Winter Composting

The growing season begins long before the snow melts. At this time of year I am busy ordering seeds, planning the garden, swapping cuttings with other growers, and mapping out the next phases of our nursery and orchard.

Turns out there are others on this land who are also busy in spite of the snow and chilly temperatures. A few weeks ago, friends invited us to go ice fishing and asked if we could bring some worms for bait. I was doubtful they would be accessible in the middle of winter, but figured it was worth opening up one of our fall piles to find out. The worms weren’t nearly as deep as I thought they would be. Just a few inches beneath the frozen surface, red wigglers and earthworms are busily decomposing our kitchen and garden scraps.

Worms tolerating a mid-winter photo shoot

Many compost piles freeze solid in the the winter and decomposition comes to a halt until the warmer temperatures of spring. We do a few things differently in our piles to prevent this from happening and to ensure that, come spring, our composts are well broken down and ready for use. Here are a few of my tips for keeping an active compost through a zone 6 winter:

  1. Bokashi: This is perhaps the most important part of what makes our composts work during cold weather. In the fall and winter we pre-ferment all our kitchen scraps indoors before adding them to our winter compost pile. This allows us to compost all our food scraps including meat, bones, greasy and cooked foods that would otherwise be attractants to bears and other wildlife. It also ensures that there are a ton of “effective microorganisms” in our food scraps before they even hit the pile. Though these microbes thrive in anaerobic environments, I have not found much research on how they survive once they meet the aerobic conditions of the compost pile, especially once the pile heats up (these conditions favour thermophilic, or heat-loving, aerobic bacteria which often kill off other microbes suited to cooler conditions). Regardless, pre-fermenting with bokashi allow us to collect a critical mass of nitrogen-rich food scraps in the winter without it getting stinky, which generate a lot of heat in the compost pile and keep our composts active even in cold conditions.
    • We find you don’t need any fancy buckets or equipment to do bokashi – just some bokashi bran, a basic 5 gallon bucket and a sealed lid. We add about 4 litres of raw food scraps to the bucket at a time, sprinkle it with a few tablespoons of bokashi bran, squish with a plate or pot lid to eliminate air (this stage is an anaerobic process) and put the lid on until the next addition.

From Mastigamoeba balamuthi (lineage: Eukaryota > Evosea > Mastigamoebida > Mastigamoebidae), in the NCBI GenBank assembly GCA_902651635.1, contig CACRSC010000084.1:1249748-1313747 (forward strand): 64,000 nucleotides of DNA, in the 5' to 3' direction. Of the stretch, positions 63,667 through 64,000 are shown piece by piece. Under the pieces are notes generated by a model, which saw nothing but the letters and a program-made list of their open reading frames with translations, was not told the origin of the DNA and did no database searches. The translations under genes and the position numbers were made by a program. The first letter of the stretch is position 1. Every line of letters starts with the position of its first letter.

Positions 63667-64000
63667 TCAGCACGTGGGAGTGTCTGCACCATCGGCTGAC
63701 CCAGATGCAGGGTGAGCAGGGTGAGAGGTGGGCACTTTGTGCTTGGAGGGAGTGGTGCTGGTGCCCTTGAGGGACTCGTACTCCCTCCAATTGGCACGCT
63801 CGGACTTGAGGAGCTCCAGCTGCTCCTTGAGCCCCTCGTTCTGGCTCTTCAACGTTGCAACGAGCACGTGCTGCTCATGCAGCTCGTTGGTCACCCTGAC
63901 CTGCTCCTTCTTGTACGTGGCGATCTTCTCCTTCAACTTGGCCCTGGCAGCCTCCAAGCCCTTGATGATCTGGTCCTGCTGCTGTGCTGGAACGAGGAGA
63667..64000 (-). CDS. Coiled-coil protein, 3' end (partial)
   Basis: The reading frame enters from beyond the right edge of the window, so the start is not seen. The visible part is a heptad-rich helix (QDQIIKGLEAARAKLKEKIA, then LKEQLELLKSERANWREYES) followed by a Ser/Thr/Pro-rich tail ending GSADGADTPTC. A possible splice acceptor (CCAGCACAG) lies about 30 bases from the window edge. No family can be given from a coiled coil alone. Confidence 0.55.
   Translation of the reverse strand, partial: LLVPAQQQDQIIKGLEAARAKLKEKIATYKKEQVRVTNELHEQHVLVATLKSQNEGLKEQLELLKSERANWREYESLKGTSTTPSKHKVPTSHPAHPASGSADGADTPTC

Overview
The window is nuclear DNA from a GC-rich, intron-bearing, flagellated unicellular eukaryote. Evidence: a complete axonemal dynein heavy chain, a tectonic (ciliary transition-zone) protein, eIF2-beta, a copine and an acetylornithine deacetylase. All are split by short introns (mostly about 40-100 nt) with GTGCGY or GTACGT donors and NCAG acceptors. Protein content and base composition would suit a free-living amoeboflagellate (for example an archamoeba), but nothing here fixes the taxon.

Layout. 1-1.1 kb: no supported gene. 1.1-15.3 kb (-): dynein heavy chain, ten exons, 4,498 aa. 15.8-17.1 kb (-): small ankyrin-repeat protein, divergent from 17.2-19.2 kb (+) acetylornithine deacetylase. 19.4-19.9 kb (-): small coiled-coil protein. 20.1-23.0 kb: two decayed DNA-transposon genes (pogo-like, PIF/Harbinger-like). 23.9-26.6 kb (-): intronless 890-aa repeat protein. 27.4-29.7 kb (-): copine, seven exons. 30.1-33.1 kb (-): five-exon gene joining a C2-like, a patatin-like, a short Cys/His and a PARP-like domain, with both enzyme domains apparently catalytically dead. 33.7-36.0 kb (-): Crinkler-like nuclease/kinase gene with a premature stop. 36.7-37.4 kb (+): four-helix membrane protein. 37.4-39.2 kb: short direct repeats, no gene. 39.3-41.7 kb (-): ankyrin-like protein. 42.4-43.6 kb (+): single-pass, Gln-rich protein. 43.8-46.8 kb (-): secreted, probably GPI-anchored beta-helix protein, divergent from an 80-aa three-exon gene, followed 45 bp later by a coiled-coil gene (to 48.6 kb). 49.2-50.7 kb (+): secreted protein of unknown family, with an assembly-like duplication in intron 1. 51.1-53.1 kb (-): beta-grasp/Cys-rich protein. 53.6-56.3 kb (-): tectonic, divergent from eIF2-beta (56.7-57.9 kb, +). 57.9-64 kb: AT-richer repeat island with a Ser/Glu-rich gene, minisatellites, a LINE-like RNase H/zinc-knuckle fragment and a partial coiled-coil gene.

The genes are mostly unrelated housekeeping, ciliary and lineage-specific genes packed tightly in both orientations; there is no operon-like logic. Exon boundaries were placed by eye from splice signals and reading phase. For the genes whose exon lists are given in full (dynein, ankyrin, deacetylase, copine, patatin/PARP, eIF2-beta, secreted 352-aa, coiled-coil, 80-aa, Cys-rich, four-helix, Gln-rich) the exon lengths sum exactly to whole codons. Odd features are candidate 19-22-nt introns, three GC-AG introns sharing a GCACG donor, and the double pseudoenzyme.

• Once the bucket is full, we let it sit at room temperature for 2 or more weeks. Usually we have 4 or 5 buckets to add to the compost pile at a time, so this critical mass of biologically active material actually generates it’s own heat and creates a hot compost pile in the middle of winter.
    • We’ve also started getting deliveries of raw food scraps from local cafes and restaurants, which we layer in with the bokashi and carbon-rich stump grindings or fine wood chips. Together these materials build up a lot of organic matter.
  2. Volume: Our compost piles are built using untreated wood pallets tied together with bale twine, lined up in 4 or more in a row. This creates piles that are a cubic metre or more and insulated on the sides, which we find is the minimum size needed to prevent freezing in the centre.
  3. Insulation: In the fall I line the edges of the pallets with 6-10 inches of straw or dry grass clippings to help insulate the edges of the pile. The top of the pile is covered with more thick, carbon-rich material and a few layers of cardboard to help hold heat in.
  4. Moisture and Air: Our composts are always covered to prevent getting soggy and anaerobic from rain and snow. Beneficial bacteria and decomposers need air to stay alive and actively decomposing organic matter. I keep piles of woodchips or coarse, dried yard waste beside our composts and add it in layers throughout the winter to help give structure and air pockets to the pile, since flipping it when partially frozen is not an option. Adding this dry material also ensures that the C:N ratio is balanced, as too much nitrogen will cause your compost to stink and not break down.
  5. Final flip: In early spring, six weeks before I need to use the finished compost, I’ll flip the pile into the empty pallet bin beside it. I aim to get the freshest material to the middle of the new pile, and the aged material around the edges. After that final aging stage, the compost is ready to use right as transplants are going into the ground.

All this combined helps to keep our worms happy and our compost piles breaking down throughout winter. It’s a bit of a hybrid system, part bokashi, part hot composting, part passive (cool) composting, but it works for us. Compost is an essential resource in any organic garden. It’s great to be able to use household food scraps and keep generating more nutrients year-round. I’m looking forward to using this black gold in just a few months.

Happy Composting!

— Kim

free materials, moveable and impermanent, easily expandable and accessible – all great features in a compost bin!

“It may be doubted whether there are many other animals which have played so important a part in the history of the world, as have these lowly organized creatures.” 
– Charles Darwin 1881


  1. Thank you Kim. I am going to have to try the bokashi method. I like the idea of being able to compost all of our food waste.
    I love the website. Keep the stories and info coming.


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